Often, when we hit on one of these anti-sermons, people switch off well before the sermon is over. The issue isn’t always that its boring (though, if we’re being honest, that is often the snoring elephant in the room). Typically, the issue is that nobody can see why it is worth their while listening. If five or ten minutes in you have given me no sense that this will have anything to say to me specifically, why would I bother listening? It becomes little more than an academic exercise and I can buy all the commentaries the preacher has probably used for myself and do it without his help.
The Smiths famously bemoaned the DJ whose music ‘says nothing to me about my life.’ If he can make this statement of a man who plays songs that bear no relation to the lives of those listening, what are we to make of the preacher who frequently preaches sermons that do the same? Whilst I’m sure we wouldn’t quite go along with Morrissey’s call for hanging, I don’t think we can blame those who nonetheless switch off altogether and think about something altogether more riveting and real world applicable, like their tax return.
Of course, we cannot make a passage applicable to those in front of us without explaining what it actually means. But all too often we content ourselves to stop at the point of explaining the passage and never move on to explain what this means for those listening. But if we divorce the text from its application there isn’t really much reason for people to listen.
I can fully understand why people stop listening when there is no evidence this passage has anything to say to them particularly. I can also understand why somebody would stop listening because, though you might have some rousing encouragement or challenging rebuke, they can’t see that the Lord is saying such things because it hasn’t been properly rooted in the passage. If people are going to see that it is the Lord speaking to them, our sermons must be firmly rooted in the passage. If people are going to see what the Lord is speaking to them specifically, our sermon must be fiercely and pointedly applicable to the people in front of us.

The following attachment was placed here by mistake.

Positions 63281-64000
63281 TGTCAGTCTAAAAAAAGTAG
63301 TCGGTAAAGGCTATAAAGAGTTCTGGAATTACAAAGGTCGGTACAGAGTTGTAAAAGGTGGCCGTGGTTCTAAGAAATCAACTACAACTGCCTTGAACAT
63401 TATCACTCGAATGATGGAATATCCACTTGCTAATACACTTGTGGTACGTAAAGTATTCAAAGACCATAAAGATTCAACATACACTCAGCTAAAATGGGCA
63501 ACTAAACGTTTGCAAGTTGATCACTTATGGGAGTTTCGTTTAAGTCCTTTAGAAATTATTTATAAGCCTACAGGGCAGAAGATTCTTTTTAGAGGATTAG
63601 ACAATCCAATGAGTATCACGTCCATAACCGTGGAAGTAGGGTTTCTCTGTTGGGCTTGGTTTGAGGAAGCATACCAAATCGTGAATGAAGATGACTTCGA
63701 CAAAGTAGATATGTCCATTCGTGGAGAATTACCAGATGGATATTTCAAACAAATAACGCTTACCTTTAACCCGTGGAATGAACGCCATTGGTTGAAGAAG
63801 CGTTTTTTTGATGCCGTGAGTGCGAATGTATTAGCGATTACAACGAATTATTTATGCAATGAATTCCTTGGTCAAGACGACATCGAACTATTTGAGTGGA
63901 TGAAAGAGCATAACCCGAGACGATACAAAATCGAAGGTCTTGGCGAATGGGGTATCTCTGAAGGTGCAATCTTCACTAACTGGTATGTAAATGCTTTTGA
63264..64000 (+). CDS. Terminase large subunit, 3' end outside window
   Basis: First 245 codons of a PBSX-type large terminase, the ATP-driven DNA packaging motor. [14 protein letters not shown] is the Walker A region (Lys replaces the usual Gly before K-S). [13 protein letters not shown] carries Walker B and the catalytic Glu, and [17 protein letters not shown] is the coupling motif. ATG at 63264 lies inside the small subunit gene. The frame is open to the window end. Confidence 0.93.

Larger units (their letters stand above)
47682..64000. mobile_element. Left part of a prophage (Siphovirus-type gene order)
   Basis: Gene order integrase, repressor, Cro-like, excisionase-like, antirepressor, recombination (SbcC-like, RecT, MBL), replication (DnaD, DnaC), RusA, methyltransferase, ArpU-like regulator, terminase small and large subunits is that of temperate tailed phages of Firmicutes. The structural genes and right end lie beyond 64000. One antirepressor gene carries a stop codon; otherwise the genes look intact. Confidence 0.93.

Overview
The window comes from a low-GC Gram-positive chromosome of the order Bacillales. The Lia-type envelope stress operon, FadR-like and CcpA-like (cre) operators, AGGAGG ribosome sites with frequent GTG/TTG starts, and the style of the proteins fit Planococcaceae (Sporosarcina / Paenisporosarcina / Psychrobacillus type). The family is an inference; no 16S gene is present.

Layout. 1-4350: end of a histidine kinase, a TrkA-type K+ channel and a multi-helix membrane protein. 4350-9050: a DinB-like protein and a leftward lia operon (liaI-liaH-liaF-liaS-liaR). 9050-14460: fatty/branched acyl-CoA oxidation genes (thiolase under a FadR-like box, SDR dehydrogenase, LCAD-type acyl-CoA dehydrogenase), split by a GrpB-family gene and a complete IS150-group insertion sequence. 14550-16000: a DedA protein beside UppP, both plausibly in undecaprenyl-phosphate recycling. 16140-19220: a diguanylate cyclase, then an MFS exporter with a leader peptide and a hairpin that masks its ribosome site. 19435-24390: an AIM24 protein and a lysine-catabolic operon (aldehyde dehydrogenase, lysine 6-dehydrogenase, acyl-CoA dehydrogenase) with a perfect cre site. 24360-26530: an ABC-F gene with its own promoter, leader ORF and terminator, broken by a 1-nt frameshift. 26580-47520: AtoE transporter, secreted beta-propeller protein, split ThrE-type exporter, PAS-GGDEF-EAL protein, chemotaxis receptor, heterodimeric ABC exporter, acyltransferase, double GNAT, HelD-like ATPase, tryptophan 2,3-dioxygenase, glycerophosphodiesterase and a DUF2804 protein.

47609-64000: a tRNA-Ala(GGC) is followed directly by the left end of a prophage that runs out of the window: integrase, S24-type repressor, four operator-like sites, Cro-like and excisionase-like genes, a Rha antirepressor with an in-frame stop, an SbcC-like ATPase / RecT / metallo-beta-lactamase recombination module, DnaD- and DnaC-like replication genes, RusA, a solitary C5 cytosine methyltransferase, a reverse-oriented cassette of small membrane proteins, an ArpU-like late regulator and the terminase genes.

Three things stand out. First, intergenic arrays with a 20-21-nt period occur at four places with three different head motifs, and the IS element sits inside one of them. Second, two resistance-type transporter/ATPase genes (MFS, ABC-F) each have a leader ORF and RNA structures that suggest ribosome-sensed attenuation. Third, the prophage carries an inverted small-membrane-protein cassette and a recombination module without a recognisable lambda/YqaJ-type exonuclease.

If we are going to work on two things in our preaching, let me encourage you to make it these: (1) what does the passage mean and (2) what does this passage mean for the people in front of you. Make sure you that you make the second of those questions clear at the top of the sermon. Be clear why anybody should bother giving you 30 minutes of their time. Once you’ve done that, tell them what the passage says and then show them what they need to do with it.
There are some great resources available on learning to preach better. There are all sorts of things you can do to help improve your preaching that you can learn from far better preachers than me. But I think if we all just committed to making the passage clear and applying it pointedly we might see a marked improvement in a lot of our preaching.